Kantner, R. and Kirby, M., Changes in acid phosphatase activity in the substantia gelatinosa in response to pain, Brain Res., 1982, vol. 238, pp. 451–456.PubMedCrossRefGoogle Scholar
  10. 10.
    Silverman, J. and Kruger, L., Acid phosphatase as a selective marker for a class of small sensory ganglion cells in several mammals: spinal cord distribution, histochemical properties, and relation to fluoride-resistant acid phosphatase (FRAP) of rodents, Somatosens. Res., 1988, vol. 5, pp. 219–246.PubMedCrossRefGoogle Scholar
  11. 11.
    Devor, M. and Claman, D., Mapping and plasticity of acid phosphatase afferents in the rat dorsal horn, Brain Res., 1990, vol. 190, pp. 17–28.CrossRefGoogle Scholar
  12. 12.
    Fieschi, C. and Soriani, S., Enzymatic activities in the spinal cord after scitic section, alkaline and acid phosphatases, 5-nucleotidase and ATP-ase, J. Neurochemistry, 1959, vol. 4, pp. 71–77.CrossRefGoogle Scholar
  13. 13.
    Willis, W. and Coggeshall, R., Sensory Mechanisms of the Spinal Cord: Primary Afferent Neurons and the Spinal Dorsal Horn, New York: Plenum Press, 2004, vol. 1, 3rd ed.Google Scholar
  14. 14.
    Brown, A.G. and Iggo, A., A quantitative study of cutaneous receptors and afferent fibres in the cat and rabbit, J. Physiol., 1967, vol. 193, pp. 707–733.PubMedGoogle Scholar
  15. 15.
    Brown, A.G., The dorsal horn of the spinal cord, Quart. J. Exp. Physiol., 1982, vol. 67, pp. 193–212.Google Scholar
  16. 16.
    Réthelyi, M., Trevino, D.L., and Perl, E.R., Distribution of primary afferent fibers within the sacrococcygeal dorsal horn: an autoradiographic study, J. Comp. Neurol., 1979, vol. 185, pp. 603–621.PubMedCrossRefGoogle Scholar
  17. 17.
    Wall, P.D. and Werman, R., The physiology and anatomy of long-ranging afferent fibres within the spinal cord, J. Physiol., 1976, vol. 255, pp. 321–334.PubMedGoogle Scholar
  18. 18.
    Lamotte, C.C., Kapadia, S.E., and Shapiro, Ch.M., Central projections of the sciatic, saphenous, median, and ulnar nerves of the rat demonstrated by transganglionic transport of choleragenoid-HRP (B-HRP) and wheat germ agglutinin-HRP (WGA-HRP), J. Comp. Neurol., 1991, vol. 311, pp. 546–562.PubMedCrossRefGoogle Scholar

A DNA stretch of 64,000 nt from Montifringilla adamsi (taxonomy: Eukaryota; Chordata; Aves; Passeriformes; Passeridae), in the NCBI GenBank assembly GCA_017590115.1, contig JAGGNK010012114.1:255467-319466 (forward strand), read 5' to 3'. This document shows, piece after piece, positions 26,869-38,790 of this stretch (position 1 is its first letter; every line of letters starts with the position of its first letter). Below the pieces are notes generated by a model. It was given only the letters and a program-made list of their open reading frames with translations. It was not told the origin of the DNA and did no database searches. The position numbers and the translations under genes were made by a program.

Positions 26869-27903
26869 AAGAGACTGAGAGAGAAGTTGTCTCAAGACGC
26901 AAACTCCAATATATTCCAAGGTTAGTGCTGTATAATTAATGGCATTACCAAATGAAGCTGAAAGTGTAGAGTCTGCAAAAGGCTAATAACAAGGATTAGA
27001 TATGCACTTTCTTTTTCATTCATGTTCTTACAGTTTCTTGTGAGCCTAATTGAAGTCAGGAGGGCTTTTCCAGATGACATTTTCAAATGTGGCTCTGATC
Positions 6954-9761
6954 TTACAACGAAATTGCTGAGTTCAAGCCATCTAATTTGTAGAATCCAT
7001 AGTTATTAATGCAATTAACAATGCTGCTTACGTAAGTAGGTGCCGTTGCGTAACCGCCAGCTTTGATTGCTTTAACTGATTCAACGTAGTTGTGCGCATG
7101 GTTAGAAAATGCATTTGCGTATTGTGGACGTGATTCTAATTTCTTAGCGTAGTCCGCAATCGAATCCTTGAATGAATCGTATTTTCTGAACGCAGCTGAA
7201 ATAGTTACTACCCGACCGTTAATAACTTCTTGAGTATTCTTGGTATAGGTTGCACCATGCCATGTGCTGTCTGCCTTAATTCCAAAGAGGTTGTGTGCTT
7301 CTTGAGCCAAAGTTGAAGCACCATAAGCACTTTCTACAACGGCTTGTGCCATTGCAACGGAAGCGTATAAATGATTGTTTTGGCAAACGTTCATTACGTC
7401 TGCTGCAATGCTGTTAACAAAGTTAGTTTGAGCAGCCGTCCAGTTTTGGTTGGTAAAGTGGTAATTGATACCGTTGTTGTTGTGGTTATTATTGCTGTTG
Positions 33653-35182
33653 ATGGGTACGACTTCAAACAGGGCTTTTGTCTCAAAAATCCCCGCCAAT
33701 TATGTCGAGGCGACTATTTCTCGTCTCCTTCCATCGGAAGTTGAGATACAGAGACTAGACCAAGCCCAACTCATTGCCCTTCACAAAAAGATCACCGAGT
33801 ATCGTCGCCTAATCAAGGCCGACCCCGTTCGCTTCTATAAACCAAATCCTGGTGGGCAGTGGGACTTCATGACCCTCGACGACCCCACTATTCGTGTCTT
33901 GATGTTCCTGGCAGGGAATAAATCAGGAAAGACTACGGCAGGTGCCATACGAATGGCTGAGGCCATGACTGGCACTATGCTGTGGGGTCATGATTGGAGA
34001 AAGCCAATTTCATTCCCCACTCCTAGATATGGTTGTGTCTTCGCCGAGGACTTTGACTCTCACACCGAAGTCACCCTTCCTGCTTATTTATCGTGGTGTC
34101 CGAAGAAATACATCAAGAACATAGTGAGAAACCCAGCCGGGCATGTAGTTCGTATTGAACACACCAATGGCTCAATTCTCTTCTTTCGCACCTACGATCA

19. 19.
    Swett, J.E. and Woolf, C.J., The somatotopic organization of primary afferent terminals in the superficial laminae of the dorsal horn of the rat spinal cord, J. Comp. Neurol., 1985, vol. 231, pp. 66–77.PubMedCrossRefGoogle Scholar
  20. 20.
    Wilson, P. and Kitchener, P.D., Plasticity of cutaneous primary afferent projections to the spinal dorsal horn, Prog. Neurobiol., 1996, vol. 48, pp. 105–129.PubMedCrossRefGoogle Scholar
  21. 21.
    Wall, P.D. and Wolstencroft, J.H., The presence of ineffective synapses and the circumstances which unmask them, Phil. Trans. R. Soc. Lond. B, 1977, vol. 278, pp. 361–372.CrossRefGoogle Scholar
  22. 22.
    Cadden, S.W., Villanueva, L., Chitour, D., and Le Bars, D., Depression of activities of dorsal horn convergent neurones by propriospinal mechanisms triggered by noxious inputs; comparison with diffuse noxious inhibitory controls (DNIC), Brain Res., 1983, vol. 275, pp. 1–11.PubMedCrossRefGoogle Scholar
  23. 23.
    Sandkühler, J., Stelzer, B., and Fu, Q.-F., Characteristics of propriospinal modulation of nociceptive lumbar spinal dorsal horn neurons in the cat, Neuroscience, 1993, vol. 54, pp. 957–967.PubMedCrossRefGoogle Scholar

Copyright information

© Pleiades Publishing, Ltd. 2013

Authors and Affiliations

  • D. Sosa
    • 1
  • D. Velasco
    • 1
  • S. Valenzuela
    • 1
  • A. Eblen-Zajjur
    • 1
    • 2
    Email author
  1. 1.Laboratorio de Neurofisiología, Escuela de Ciencias Biomédicas y Tecnológicas, Facultad de Ciencias de la SaludUniversidad de CaraboboValenciaVenezuela
  2. 2.Escuela de Ciencias Biomédicas y Tecnológicas, Facultad de Ciencias de la SaludUniversidad de CaraboboValenciaVenezuela

Personalised recommendations